Secular Right | Reality & Reason

Jan/14

16

Satanic Versus

Share on FacebookTweet about this on TwitterShare on RedditShare on StumbleUponEmail this to someoneShare on TumblrShare on Google+

SatanicRitualJoseph Laycock of Religion Dispatches talks here to (and about) “Lucien Greaves”, who is, apparently, the man behind the piece of Satanic kitsch now planned for Oklahoma.

Disappointingly, Greaves turns out to be a rather wishy-washy devil worshiper:

In 2005, Greaves had lunch with Peter H. Gilmore, high priest of the Church of Satan founded by Anton LaVey. Greaves felt that a cultural shift had occurred with the rise of the New Atheist movement, led by the likes of Richard Dawkins and Sam Harris, and that Satanists should participate in this new conversation about religion in the public sphere. As a cognitive scientist, he was suspicious of Dawkins’ claims that humanity can live without religion since he felt that humans are “hard wired” to interpret the world through a rich language of symbol, narrative, and ritual. So Greaves imagined Satanism as a religion that could combine Dawkins’ aversion to supernaturalism with powerful and compelling symbols—what might be called a “sacralized” atheism.

Greaves is dead right about the hard wiring, but somehow I cannot see old Nick as an entirely plausible object of veneration to be used in the rites of—no God help us—“sacralized” atheism. There’s just too much baggage there, souls in torment, fire, brimstone, apocalypse, Rosemary’s Baby, you know how it goes.

Read on further, and it turns out that Greaves is using his supposedly Satanic agenda to make a decidedly political point.

Greaves was eventually approached by The Satanic Temple, a group that shared his political goals and saw Satanism as a “poison pill” that could be used to check the erosion of the establishment clause by reminding the public that privileges afforded to Christians could also be afforded to Satanists….

Future plans involve legally ordaining ministers and using the free exercise clause to claim privileges for Satanists. Satanic ministers could, for example, illegally marry a gay couple and then, when the state refuses to recognize the marriage, claim that their free exercise rights have been violated.

So satire then?

Laycock continues:

To gain any legal traction, Greaves will have to demonstrate that he is sincere about Satanism and that these projects are more than just pranks, which may prove difficult for a newly formed group that denies any belief in the supernatural. His opponents understand this too. Greaves described how, before his work with the Satanic Temple, advocates of SRA produced conspiracy theories about him, claiming that only someone secretly connected to criminal Satanism would challenge their claims. But now that he’s demanded Constitutional rights for Satanists, his detractors have reversed course. In an interview with Fox News he was repeatedly challenged as not being a real Satanist. Even the Church of Satan has joined the queue to call Greaves a phony Satanist.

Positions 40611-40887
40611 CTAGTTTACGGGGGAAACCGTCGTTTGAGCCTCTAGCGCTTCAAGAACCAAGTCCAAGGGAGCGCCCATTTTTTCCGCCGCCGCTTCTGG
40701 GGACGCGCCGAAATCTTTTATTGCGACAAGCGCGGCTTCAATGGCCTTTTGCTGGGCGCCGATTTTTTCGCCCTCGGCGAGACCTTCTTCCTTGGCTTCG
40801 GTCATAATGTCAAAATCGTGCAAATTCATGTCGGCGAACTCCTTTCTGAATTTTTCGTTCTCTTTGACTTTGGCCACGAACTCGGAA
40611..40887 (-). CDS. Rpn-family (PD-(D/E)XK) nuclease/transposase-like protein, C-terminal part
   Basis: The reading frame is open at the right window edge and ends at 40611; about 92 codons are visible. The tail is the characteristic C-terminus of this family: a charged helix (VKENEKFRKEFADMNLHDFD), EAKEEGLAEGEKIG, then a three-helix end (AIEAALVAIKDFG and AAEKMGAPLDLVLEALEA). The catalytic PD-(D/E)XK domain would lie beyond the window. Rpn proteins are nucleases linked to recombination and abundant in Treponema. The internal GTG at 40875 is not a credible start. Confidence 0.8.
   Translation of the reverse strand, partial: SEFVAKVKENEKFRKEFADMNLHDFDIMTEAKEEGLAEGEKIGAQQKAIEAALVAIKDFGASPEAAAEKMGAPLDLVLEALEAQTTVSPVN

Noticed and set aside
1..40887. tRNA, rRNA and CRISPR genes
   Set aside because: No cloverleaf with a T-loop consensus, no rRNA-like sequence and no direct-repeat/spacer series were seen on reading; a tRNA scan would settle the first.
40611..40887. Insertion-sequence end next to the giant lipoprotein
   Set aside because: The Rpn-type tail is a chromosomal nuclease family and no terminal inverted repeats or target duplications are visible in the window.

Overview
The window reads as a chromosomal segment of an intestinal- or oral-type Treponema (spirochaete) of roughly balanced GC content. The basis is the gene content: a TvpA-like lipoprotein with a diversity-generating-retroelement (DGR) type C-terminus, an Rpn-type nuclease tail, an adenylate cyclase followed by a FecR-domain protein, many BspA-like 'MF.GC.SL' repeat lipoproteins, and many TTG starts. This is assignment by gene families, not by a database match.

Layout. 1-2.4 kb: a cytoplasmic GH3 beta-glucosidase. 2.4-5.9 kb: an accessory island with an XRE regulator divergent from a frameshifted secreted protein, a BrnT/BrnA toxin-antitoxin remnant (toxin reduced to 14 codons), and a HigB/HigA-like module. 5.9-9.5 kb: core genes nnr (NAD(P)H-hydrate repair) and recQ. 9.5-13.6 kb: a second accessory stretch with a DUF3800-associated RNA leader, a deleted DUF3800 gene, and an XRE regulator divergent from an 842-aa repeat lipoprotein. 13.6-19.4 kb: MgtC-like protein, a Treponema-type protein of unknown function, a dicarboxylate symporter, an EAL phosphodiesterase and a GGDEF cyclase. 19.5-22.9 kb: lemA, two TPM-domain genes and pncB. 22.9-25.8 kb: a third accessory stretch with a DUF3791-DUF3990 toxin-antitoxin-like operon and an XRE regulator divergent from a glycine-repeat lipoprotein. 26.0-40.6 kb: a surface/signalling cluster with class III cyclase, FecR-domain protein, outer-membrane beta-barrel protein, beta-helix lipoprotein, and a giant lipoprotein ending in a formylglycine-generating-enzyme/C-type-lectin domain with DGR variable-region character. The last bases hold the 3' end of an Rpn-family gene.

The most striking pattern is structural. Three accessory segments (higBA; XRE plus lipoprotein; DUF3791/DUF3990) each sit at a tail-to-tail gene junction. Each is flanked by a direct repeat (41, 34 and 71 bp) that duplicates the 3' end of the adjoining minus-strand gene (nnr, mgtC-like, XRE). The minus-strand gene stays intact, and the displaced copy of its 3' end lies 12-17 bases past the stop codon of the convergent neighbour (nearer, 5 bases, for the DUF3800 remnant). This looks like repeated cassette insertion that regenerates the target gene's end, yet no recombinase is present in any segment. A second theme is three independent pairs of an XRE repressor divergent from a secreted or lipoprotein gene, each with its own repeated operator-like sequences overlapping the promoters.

In an article for Time, the Church’s High Priestess Magistra Peggy Nadramia, claimed that Greaves is not an authentic Satanist and merely “riding the coattails” of the Church of Satan, adding that “The Church of Satan is decidedly uninterested in politics.”

Greaves dismissed these attacks, asserting that preserving their status as the monolithic embodiment of Satanism appears to be the Church’s only goal. For his own part, Greaves claims he has no interest in being the public face of Satanism and that struggles over leadership are at odds with Satanism’s anti-authoritarian philosophy.

Satanism has an “anti-authoritarian” philosophy? That’s not how it looked in The Omen.

The conclusion to this piece though is well worth pondering

Greaves feels that a community centered around Satan—not as a literal entity but a potent metaphor for values that he holds sacred—is more than just a philosophy and should enjoy the same Constitutional protections afforded to religion. If the Satanic Temple’s campaign has any traction it will force a public discussion not simply on the Constitutional issues surrounding religion, but on the perennial problem of what religion is.

Once-in a saner era-there would have been no problem at all about defining what a ‘proper’ religion was. Well, not too much, anyway. But now…

To repeat the point that I made the other day, those pursuing a highly expansive definition of “religious freedom” in today’s very changed America may well not appreciate where such arguments may lead.

· ·

2 comments

  • John · January 16, 2014 at 5:54 am

    It looks like there are a bunch of kinds of Satanism, and by stunning coincidence, in every version Satan always agrees with the believer. Which sort of reminds me of a lot of religions.

    I’ve never heard anyone say, “I have such and such core moral belief, but I know that God actually teaches the opposite.”

  • Joseph W. · January 16, 2014 at 3:08 pm

    Some Wiccans are similar — they don’t believe in any literal Goddess but practice religion-like rites to scratch their religious itches.

    Maybe this argument is a sign of a saner era…where religion is defined not by a belief in invisible gods or invisible souls, but by the real, palpable, human instincts it satisfies.

<<

>>

Theme Design by devolux.nh2.me